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Right to Food Campaign: "They Could End Food Poverty Today If They Wanted To. They Choose Not To"

The Bakers, Food and Allied Workers Union (BFAWU) held a stall in Wigan town centre on Saturday as part of their Right to Food campaign. They handed out free tea, coffee, cake, biscuits and soup to passers-by. The campaign aims to put pressure on the government to enshrine the right to food into law.

“This means that Universal Credit would have to be at a level where people could afford to eat as well as pay rent and also pay for energy”. Said Ian Hodson President of BFAWU.

The stall was attended by Greater Manchester Law Centre who offered free legal advice and support and promoted their Zero Hours Justice Campaign, which informs people about their rights on zero-hours contracts.

“The Right to Food Campaign is about that people are in insecure employment. Through zero hours, through minimum wage contracts, through low pay. All of these issues play into the fact that people end up in food poverty.” Said Ian Hodson.

BFAWU aim to collect a million signatures in support of their campaign, which has gained widespread support from food poverty activists and socialist Labour MPs like Ian Byrne, who has raised the campaign in Parliament on several occasion. Their petition can be found HERE.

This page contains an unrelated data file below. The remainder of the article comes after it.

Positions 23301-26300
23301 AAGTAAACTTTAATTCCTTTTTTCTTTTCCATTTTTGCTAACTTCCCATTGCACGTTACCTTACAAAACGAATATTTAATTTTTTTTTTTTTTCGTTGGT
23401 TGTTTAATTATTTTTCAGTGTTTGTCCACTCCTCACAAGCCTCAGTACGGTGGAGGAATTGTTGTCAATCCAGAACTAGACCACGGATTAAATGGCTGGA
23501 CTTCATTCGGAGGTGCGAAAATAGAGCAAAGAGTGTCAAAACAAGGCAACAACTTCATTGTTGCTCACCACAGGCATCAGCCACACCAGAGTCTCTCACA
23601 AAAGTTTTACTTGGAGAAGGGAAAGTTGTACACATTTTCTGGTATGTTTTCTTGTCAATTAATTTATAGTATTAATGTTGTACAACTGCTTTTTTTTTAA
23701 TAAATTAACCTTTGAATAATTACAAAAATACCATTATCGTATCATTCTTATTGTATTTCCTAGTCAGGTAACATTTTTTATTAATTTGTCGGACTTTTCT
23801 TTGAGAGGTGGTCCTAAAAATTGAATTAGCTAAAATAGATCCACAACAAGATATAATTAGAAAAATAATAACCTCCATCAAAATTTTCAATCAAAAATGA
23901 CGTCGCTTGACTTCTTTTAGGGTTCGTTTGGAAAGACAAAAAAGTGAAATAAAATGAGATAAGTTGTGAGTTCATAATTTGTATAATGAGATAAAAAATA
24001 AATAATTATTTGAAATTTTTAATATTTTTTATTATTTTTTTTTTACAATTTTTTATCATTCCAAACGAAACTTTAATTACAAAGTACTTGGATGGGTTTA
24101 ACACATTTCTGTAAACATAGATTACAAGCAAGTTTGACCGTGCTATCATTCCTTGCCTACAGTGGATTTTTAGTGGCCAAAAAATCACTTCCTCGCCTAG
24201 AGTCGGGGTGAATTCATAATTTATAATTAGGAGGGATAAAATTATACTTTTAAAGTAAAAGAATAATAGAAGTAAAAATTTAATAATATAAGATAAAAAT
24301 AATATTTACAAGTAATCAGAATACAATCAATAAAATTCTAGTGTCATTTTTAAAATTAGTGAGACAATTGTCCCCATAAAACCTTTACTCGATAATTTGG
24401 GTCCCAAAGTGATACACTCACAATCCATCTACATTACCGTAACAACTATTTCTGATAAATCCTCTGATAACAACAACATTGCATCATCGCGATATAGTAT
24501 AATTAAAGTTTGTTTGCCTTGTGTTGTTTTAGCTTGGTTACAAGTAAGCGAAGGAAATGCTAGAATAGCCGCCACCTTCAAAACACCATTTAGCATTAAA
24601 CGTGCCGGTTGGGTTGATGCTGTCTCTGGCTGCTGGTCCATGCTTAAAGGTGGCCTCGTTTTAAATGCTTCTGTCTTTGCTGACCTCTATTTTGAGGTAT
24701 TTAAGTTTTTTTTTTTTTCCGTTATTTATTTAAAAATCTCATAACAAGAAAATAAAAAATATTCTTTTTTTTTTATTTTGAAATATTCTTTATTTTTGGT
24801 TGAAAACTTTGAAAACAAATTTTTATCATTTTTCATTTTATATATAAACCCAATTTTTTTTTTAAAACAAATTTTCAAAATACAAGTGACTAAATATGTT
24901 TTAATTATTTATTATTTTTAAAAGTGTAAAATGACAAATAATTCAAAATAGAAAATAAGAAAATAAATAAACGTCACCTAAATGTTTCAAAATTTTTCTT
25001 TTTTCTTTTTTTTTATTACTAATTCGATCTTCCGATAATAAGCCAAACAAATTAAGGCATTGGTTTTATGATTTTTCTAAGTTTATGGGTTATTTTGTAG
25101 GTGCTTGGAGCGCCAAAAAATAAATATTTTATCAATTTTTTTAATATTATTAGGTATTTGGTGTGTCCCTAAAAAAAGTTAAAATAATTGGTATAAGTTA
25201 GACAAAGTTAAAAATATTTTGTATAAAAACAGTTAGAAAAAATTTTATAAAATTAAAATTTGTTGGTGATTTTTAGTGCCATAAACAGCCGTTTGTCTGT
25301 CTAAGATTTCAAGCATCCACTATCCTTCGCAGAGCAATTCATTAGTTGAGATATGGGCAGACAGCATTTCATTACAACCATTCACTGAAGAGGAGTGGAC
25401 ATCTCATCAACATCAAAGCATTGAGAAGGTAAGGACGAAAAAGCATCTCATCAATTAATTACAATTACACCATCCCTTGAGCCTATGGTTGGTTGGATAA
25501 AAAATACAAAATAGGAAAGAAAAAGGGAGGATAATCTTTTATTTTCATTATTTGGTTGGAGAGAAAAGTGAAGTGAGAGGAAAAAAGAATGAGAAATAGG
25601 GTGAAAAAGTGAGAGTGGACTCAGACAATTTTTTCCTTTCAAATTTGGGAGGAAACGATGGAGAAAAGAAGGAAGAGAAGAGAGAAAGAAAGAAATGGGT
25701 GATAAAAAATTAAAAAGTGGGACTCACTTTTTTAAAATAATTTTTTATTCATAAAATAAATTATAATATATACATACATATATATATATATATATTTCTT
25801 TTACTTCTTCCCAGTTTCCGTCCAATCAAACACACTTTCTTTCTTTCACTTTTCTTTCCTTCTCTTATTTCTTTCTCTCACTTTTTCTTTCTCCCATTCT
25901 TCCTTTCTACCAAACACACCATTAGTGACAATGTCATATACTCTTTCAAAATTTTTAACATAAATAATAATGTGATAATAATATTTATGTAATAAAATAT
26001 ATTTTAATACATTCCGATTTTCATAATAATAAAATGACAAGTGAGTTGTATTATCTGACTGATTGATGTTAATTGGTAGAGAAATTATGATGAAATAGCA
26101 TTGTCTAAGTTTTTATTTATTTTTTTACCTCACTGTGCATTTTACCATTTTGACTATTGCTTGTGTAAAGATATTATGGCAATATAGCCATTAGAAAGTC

A survey conducted by BFAWU found that of those working in the food sector, 40% were relying on the goodwill and charity of family and friends for food. 35% of them admitted that they did without food so others in their household could eat. And 7.5% used food banks.

As part of their campaign BFAWU have commissioned a new study which they say will provide the data they need to enable them to negotiate better terms and conditions with the employers that they organise within, and also bring about changes in the legislation.

Although the Right To Food Campaign is not a foodbank, they work with food pantries where people can get food, which costs between £2.50 and £3.00 depending on where you are in the country. You can get 10 items in the governed food bank without having to demonstrate you are living in poverty.

“The response from the public has been great. People have stopped to talk to us. Wondering why we are here. Why is a trade union in the middle Wigan town centre?” Said Ian Hodson.

He went on: “I don’t think the current government is interested in the lives of people in the communities. I don’t believe that people are its first concern. They are only interested in the powerful and the wealthy. They believe that that’s the only people that they have to keep on side. And you can see that in how they have just allowed prices for energy to rise. The way that they have forced people into food banks and choose between eating or heating. Those are political choices. They could end food poverty today if they wanted to. But they choose not to.”


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